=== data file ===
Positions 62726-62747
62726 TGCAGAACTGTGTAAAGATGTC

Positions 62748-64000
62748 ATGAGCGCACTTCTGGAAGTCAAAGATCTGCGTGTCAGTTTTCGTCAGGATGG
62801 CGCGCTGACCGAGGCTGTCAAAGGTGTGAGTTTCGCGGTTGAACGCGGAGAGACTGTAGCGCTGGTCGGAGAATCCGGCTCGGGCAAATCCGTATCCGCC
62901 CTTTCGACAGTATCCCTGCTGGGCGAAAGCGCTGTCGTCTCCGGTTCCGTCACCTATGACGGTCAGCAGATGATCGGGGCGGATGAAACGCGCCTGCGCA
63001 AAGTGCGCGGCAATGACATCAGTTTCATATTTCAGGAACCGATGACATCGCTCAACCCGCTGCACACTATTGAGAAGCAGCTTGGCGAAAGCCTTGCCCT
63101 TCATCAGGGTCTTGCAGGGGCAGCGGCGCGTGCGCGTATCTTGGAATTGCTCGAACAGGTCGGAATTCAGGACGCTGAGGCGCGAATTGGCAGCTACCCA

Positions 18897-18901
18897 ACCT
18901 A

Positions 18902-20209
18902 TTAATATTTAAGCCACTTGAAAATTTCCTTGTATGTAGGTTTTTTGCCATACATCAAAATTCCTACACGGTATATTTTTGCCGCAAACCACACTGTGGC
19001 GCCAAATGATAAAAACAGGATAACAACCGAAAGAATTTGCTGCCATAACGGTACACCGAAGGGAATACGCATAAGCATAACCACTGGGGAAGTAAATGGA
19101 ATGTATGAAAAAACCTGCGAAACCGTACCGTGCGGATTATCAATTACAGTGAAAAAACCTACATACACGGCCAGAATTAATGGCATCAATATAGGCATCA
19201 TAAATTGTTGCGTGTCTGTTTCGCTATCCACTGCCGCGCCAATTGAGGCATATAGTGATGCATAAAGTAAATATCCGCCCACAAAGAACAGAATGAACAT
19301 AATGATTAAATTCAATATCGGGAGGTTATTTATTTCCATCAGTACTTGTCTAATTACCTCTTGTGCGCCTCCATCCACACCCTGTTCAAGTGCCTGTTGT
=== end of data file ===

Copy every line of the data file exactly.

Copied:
Positions 62726-62747
62726 TGCAGAACTGTGTAAAGATGTC

Positions 62748-64000
62748 ATGAGCGCACTTCTGGAAGTCAAAGATCTGCGTGTCAGTTTTCGTCAGGATGG
62801 CGCGCTGACCGAGGCTGTCAAAGGTGTGAGTTTCGCGGTTGAACGCGGAGAGACTGTAGCGCTGGTCGGAGAATCCGGCTCGGGCAAATCCGTATCCGCC
62901 CTTTCGACAGTATCCCTGCTGGGCGAAAGCGCTGTCGTCTCCGGTTCCGTCACCTATGACGGTCAGCAGATGATCGGGGCGGATGAAACGCGCCTGCGCA
63001 AAGTGCGCGGCAATGACATCAGTTTCATATTTCAGGAACCGATGACATCGCTCAACCCGCTGCACACTATTGAGAAGCAGCTTGGCGAAAGCCTTGCCCT
63101 TCATCAGGGTCTTGCAGGGGCAGCGGCGCGTGCGCGTATCTTGGAATTGCTCGAACAGGTCGGAATTCAGGACGCTGAGGCGCGAATTGGCAGCTACCCA

Positions 18897-18901
18897 ACCT
18901 A

Positions 18902-20209
18902 TTAATATTTAAGCCACTTGAAAATTTCCTTGTATGTAGGTTTTTTGCCATACATCAAAATTCCTACACGGTATATTTTTGCCGCAAACCACACTGTGGC
19001 GCCAAATGATAAAAACAGGATAACAACCGAAAGAATTTGCTGCCATAACGGTACACCGAAGGGAATACGCATAAGCATAACCACTGGGGAAGTAAATGGA
19101 ATGTATGAAAAAACCTGCGAAACCGTACCGTGCGGATTATCAATTACAGTGAAAAAACCTACATACACGGCCAGAATTAATGGCATCAATATAGGCATCA
19201 TAAATTGTTGCGTGTCTGTTTCGCTATCCACTGCCGCGCCAATTGAGGCATATAGTGATGCATAAAGTAAATATCCGCCCACAAAGAACAGAATGAACAT
19301 AATGATTAAATTCAATATCGGGAGGTTATTTATTTCCATCAGTACTTGTCTAATTACCTCTTGTGCGCCTCCATCCACACCCTGTTCAAGTGCCTGTTGT